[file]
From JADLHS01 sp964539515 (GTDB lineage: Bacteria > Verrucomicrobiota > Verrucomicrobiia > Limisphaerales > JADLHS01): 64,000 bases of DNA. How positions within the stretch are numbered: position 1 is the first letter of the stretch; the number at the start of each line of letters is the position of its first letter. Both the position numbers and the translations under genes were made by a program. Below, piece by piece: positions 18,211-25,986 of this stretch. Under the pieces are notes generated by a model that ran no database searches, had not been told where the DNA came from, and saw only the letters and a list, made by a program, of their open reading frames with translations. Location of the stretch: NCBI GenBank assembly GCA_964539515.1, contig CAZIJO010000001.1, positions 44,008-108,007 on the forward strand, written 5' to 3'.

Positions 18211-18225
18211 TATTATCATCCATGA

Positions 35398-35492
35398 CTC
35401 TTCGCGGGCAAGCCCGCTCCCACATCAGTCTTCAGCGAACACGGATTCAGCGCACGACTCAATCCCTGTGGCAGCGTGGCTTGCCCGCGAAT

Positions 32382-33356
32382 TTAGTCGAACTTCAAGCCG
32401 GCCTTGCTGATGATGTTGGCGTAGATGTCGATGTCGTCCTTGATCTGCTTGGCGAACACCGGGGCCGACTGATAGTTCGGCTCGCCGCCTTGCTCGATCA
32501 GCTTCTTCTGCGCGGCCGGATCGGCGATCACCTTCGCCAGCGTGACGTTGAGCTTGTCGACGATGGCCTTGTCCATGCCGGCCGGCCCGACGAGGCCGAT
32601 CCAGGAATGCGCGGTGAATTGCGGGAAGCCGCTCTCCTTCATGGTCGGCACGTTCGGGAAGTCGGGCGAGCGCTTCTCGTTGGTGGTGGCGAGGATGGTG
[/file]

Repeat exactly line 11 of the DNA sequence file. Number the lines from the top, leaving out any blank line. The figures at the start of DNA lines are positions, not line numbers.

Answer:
32601 CCAGGAATGCGCGGTGAATTGCGGGAAGCCGCTCTCCTTCATGGTCGGCACGTTCGGGAAGTCGGGCGAGCGCTTCTCGTTGGTGGTGGCGAGGATGGTG